Distal Acupuncture Points: Explained

A very common question heard in all acupuncture clinics is, “Why are acupuncture points often used far from the site of pain?” There is a simple answer to that question and a highly technical one. In this article you’ll learn both.

Dr. Richard Tan’s explanation:

One of the most famous teachers of acupuncture for pain was the late Dr. Richard Tan. He had a simple and poetic example that he’d use with his patients.

When you wish to turn the light in the room on or off, where is the switch? Is it on the ceiling next to the light or is it at a distant location on the wall? We needle where the switch is.

Dr. Tan was an epic healer who had people lining up to get treatment. His kind of popularity doesn’t happen on accident, it happened because he was an expert at needling points far from the source of pain. His work is an inspiration to thousands of acupuncturists and his education has helped millions of people.Tan Switch

The poetic analogy he gives satisfies most people but many of us want to know why “needling the switch” works. That’s a bit more technical of an answer: So hang on tight!

Scientific explanation

We know through scientific research that distal acupuncture works not only better than a placebo but also better than local points. It is no mystery on why local points work, by stimulating blood flow to the area. But for quite a while science was not advanced enough to figure out why distal needling worked so well.

There are many excellent theories as to why distal needling works but the leading theory of how it works scientifically has to do we how the body develops from an embryo to a fetus then to a baby. The body, as it develops, goes through an unraveling process where you begin as a ball-like glob with each separate part of your body once part of one whole. Notice in the photo below how the tail bone is near the face, the shoulder near the ankles, etc. As the body unravels in it’s development the glob separates its physical connections however the neurological connection between those parts remain. “Therefore if a needle is placed into the wrist, it will send impulses to the midbrain, which releases chemicals to open up the blood vessels of the areas that the wrist was once connected to as a fetus.” (thank you Rodney Capriotti)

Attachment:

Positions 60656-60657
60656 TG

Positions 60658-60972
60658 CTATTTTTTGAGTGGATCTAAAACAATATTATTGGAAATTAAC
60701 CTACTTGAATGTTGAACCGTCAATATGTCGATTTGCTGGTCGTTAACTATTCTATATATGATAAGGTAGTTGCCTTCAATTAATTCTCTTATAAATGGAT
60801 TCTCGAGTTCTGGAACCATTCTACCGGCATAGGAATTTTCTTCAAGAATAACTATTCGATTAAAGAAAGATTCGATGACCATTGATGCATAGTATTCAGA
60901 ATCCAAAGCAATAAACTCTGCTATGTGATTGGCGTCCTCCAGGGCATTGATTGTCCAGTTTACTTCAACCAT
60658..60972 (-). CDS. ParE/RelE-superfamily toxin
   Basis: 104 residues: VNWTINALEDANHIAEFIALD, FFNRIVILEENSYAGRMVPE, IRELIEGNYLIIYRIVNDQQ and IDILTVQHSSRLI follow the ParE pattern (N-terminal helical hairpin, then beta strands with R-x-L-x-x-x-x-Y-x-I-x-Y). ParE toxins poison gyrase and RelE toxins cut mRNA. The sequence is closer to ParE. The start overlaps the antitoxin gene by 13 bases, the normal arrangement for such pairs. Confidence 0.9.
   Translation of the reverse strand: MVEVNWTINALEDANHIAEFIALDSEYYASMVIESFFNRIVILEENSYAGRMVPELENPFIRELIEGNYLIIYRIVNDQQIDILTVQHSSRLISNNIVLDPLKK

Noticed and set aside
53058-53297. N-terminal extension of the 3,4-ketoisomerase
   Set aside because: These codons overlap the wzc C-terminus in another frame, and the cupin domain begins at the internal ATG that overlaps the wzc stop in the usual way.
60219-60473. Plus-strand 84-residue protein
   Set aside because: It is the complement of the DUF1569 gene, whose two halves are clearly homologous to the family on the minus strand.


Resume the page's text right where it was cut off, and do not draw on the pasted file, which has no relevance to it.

The embryological theory of acupuncture is quite extensive and well researched and the science of acupuncture is exploding. A book that is rapidly becoming required reading by all acupuncturists is The Spark In the Machine by Daniel Keown an ER doctor turned acupuncturist. I recommend all acupuncturists read this book but also other medical practitioners and even the general public. His writing isn’t too technical and can be quite the eye opener to the truly curious patient who wants to understand their own body from a perspective they never considered.

If you notice the picture of the embryo above you will notice how the feet and tail bone are near the eyes. There is a point on foot that for two thousand years was used to benefit the eyes. It was a mystery to how this process worked but the theory of embryology explains it and in 2002 a ground breaking experiment confirms it.  A group of scientists lead by a Dr. Cho used a fMRI machine to measure changes in the brain when needling the points that benefit the eyes. They stimulated the eyes with light, then stimulated them with acupuncture. The results were absolutely amazing.

Occiptal FMRI

One of my favorite books that explains Dr. Cho’s research and other amazing bits of information is called the Healing Power of Acupressure and Acupuncture by Matthew Bauer. Not only is this a good book for all acupuncturists to own, but it’s requiring reading, in my opinion, for patients. Also 100% of the profits Matthew earns from that book gets donated to The Acupuncture Now Foundation.

Dr. Tan taught acupuncturists about the importance of “needling the light switch”. Science proves him right. So the next time you get acupuncture treatment far from your site of pain you can smile knowing a little bit more of the healing techniques that Keep you moving forward.

RIP Dr. Richard Tan


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